Utah State Parks
Ok, ok, we know you’re probably sick of hearing about the government shutdown. But as we’ve been helping guests figure out how to handle the temporary disruption of services in the national parks, we’ve been focusing more and more on Utah’s fantastic state parks. To be clear, you can still visit most of the national parks, it’s just that maybe you shouldn’t. So for as long as the shutdown persists, we’ll keep trying to help you navigate your way around Utah, and more specifically, around Utah’s state parks.
To point you in the right direction, here are three of our favorite state parks that we think are worth checking out, whether you make it to the national parks or not:
Goosenecks State Park
Goosenecks is a fairly small park, but it captures some pretty big views. The park encompasses a portion of the San Juan river as it cuts through the desert floor on its way to Lake Powell. There are several overlooks that allow you look down into the canyon far below. The erosion of the river lets you look at the remarkable striations in the rock walls of the canyon, revealing millions of years of geological history.
As we mentioned the park is pretty small, but it does have restrooms and a (somewhat primitive) campground. There is an entrance fee of five dollars per vehicle. And if you choose to camp in the park, there is a ten dollar overnight fee. There is no visitor center.
Kodachrome Basin State Park
So back in the day, people used to take photographs with film. And when film started to be available in color, there was a particularly vibrant variety that was branded as “Kodachrome.” This might give you a clue as to what you can expect in Kodachrome Basin State Park. Vibrant, tall spires, known as sedimentary pipes are scattered through out the park. Their red hues contrast brilliantly with the blue of the sky, and the greens of the pine trees. It’s quite the colorful place.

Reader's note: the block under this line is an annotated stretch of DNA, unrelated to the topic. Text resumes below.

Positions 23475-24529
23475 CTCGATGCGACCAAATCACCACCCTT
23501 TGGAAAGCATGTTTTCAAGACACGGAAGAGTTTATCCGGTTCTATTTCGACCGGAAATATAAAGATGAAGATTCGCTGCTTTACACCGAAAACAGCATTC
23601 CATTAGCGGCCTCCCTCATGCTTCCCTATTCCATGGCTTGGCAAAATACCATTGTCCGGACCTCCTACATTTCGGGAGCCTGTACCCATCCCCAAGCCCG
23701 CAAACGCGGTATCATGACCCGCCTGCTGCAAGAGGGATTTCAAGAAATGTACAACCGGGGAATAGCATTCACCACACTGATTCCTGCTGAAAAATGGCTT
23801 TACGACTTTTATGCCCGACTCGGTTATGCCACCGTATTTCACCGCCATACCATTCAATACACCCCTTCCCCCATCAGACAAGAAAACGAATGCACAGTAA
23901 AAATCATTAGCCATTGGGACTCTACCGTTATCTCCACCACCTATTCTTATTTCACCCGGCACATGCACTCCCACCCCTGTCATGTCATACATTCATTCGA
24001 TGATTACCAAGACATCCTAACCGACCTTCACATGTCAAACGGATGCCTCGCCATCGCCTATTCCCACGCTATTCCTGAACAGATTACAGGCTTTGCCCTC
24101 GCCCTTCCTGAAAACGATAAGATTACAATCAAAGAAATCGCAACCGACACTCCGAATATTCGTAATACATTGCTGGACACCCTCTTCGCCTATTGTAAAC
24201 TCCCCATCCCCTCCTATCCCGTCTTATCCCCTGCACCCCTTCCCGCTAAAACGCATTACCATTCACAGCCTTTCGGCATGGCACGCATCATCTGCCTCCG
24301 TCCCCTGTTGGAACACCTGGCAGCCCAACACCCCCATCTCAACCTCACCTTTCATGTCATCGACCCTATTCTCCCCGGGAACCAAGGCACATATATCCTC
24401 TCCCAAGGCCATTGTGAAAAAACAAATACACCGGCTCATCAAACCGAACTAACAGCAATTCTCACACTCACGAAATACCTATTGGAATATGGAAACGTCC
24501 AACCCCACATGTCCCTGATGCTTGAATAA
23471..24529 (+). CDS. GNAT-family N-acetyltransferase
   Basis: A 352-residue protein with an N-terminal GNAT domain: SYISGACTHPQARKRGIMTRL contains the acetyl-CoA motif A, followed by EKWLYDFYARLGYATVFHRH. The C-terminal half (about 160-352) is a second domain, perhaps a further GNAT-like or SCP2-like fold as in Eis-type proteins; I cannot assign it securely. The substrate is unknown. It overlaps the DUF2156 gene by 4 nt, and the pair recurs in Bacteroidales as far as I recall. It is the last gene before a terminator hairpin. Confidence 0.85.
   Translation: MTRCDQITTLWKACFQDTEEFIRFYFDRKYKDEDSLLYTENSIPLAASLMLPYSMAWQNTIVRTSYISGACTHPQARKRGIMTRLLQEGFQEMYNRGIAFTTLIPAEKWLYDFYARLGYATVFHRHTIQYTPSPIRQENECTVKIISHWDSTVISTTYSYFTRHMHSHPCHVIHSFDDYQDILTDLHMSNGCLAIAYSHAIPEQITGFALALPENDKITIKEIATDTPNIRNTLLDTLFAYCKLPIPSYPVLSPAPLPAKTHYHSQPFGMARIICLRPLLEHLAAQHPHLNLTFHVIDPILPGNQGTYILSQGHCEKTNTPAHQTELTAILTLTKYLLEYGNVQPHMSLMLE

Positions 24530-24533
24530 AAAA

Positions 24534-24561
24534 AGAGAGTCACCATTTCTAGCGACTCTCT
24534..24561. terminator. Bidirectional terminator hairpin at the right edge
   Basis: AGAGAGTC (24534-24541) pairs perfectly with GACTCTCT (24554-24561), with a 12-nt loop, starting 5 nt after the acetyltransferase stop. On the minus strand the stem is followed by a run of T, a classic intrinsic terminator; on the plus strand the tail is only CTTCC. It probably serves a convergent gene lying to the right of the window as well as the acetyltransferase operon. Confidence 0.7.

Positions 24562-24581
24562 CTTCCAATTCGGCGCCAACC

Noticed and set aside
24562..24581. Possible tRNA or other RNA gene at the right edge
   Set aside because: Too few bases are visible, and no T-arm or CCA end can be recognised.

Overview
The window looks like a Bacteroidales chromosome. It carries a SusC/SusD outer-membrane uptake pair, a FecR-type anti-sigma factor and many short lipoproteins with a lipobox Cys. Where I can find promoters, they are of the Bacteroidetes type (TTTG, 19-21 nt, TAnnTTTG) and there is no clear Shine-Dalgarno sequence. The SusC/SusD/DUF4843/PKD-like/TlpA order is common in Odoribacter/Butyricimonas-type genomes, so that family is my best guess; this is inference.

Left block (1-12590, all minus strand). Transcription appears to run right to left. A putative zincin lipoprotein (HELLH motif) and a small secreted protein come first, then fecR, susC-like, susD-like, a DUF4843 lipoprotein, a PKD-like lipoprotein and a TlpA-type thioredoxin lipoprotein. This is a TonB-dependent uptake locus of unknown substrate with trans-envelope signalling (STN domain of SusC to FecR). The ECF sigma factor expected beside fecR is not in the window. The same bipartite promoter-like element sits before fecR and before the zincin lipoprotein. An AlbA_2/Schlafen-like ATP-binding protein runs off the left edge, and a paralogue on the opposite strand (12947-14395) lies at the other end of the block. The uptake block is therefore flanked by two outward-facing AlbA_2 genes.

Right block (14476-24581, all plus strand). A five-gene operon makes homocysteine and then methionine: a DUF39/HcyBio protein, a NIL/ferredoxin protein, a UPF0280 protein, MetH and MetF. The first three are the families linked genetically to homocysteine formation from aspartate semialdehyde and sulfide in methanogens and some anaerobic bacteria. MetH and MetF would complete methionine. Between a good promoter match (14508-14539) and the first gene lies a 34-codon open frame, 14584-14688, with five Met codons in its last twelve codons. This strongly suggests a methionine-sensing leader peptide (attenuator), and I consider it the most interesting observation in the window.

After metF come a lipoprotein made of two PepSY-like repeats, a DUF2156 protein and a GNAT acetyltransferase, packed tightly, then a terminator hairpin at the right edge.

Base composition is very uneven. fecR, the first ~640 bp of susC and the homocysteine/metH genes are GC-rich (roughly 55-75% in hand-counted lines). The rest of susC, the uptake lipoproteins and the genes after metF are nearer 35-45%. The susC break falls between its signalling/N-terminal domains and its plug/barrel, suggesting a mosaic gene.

There are several hikes in the park. We suggest the you make the trek to Shakespeare Arch, on the Sentinal Trail. The hike is fairly easy, and is only about three miles roundtrip. Also check out nearby Grosvenor Arch.
Entrance to the park is eight dollars per vehicle. There are several campgrounds available, some with full hook-ups for your RV. There are also a few bunkhouses, in case you aren’t the tenting type. Prices range from $20/night to $105/night depending on the accommodation type you choose.
Palisade State Park
This is by far the most developed of these three state parks. It offers boating, camping, and OHV trails, plus there is a grill and an 18-hole golf course. So it’s a pretty good place to hang out for a weekend. Located in the scenic hills of Sanpete County, Palisade State Park also boasts great scenery and easy access to Six-Mile Canyon. (Which, in case you didn’t know, is a great little canyon to ride and hike in.)
Rentals for paddle boats, kayaks, and canoes are available if you want to play in the lake. (But probably not at this time of year.) There are several campgrounds, some with full hook-ups, cabins with full amenities, and even tent cabins. Prices range from $25 to $100 depending on type and time of year. There is a $10 fee for each entering vehicle.
Of course, there are a lot more state parks than these three. In fact, Utah has 43 state parks in total. So there are plenty to explore, all throughout the state. You can find the complete list here at stateparks.utah.gov.